Instruments

By: Samantha Hildebrand

"One factor among Malagasy in valuing their musical instruments seems to be the degree of difficulty in finding and obtaining the materials with which to construct them," (Emoff 94).

Instruments have been brought to Madagascar by settlers from all around the world. It began over 1500 years ago with settlers from Indonesia, those from the Arabian Peninsula brought whistles and lutes, and instruments and musical styles from Great Britain and France have had an impact on Malagasy music. The instruments and influences have been incorporated into Malagasy music, traditions, and ceremonies. Below is a map of Madagascar and the distribution of instruments throughout the island.

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Chordophones

Valiha

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The Valiha is the national instrument of Madagascar. The Valiha is a chordophone that is made out of bamboo and is considered to be in the category of a string zither. A zither is an instrument which has strings that span the length of the sound board or chamber. Strings are attached to the top and bottom of the bamboo tube. Originally , the strings were made out of bamboo filaments. More recently, bicycle brake wires are used because they are easy to find. The Valiha is thought to have originated in Asia, more specifically Indonesia. The Valiha is used in traditional Tromba ceremonies where participants are possessed by ancestral spirits. The Valiha is touched during the ceremony in order to link the musician, medium, and the spirit.


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Marovany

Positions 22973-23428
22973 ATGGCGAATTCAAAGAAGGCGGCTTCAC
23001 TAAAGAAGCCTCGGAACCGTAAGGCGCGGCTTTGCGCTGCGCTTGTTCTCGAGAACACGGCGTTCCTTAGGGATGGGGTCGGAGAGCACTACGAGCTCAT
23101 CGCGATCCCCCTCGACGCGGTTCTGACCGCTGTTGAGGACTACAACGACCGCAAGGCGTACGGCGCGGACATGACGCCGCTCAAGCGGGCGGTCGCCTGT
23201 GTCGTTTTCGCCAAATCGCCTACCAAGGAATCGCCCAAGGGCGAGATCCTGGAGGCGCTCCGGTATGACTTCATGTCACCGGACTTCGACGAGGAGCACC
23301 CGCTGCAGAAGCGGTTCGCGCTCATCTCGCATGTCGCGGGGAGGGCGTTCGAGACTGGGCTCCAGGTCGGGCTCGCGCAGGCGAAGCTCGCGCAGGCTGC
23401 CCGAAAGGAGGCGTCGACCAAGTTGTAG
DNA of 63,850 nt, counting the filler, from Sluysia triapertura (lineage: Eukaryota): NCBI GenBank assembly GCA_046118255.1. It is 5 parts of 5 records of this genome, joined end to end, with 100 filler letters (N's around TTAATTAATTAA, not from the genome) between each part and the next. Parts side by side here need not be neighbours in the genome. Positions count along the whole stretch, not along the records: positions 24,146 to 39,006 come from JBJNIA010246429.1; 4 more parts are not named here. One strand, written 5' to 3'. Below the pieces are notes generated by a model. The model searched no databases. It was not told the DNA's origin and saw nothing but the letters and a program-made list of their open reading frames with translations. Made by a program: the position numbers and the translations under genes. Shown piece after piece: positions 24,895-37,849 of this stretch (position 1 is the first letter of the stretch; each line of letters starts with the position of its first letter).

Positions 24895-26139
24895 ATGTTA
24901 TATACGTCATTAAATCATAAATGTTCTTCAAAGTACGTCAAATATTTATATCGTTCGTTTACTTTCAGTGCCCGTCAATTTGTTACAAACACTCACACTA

The Marovany is one of the oldest indigenous instruments of Madagascar. The Marovany is a box zither. A box zither is a hollow box, usually in a rectangular or trapezoidal shape. Strings are attached to the top of the box and span the body of the box. The Marovany is believed to have African origins and is tuned differently than the other instruments. It is mainly played in the coastal regions where African influence is high.


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Kabosy

The Kabosy is a box shaped guitar with four to six strings. Materials used to make this instrument are usually scavenged for. The strings are usually made out of nylon fishing line or bicycle brake wire (what the strings are made of is dictated by the location in which the player is from). The first fretted instrument was brought to Madagascar by the Arabs. The original instrument has been adapted and is now known as the Kabosy. Many Malagasy players often switch between the Kabosy and the modern guitar when playing music because they are similar. Modern Malagasy guitar tunings have been modeled after the Kabosy.


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Jejy Voatavo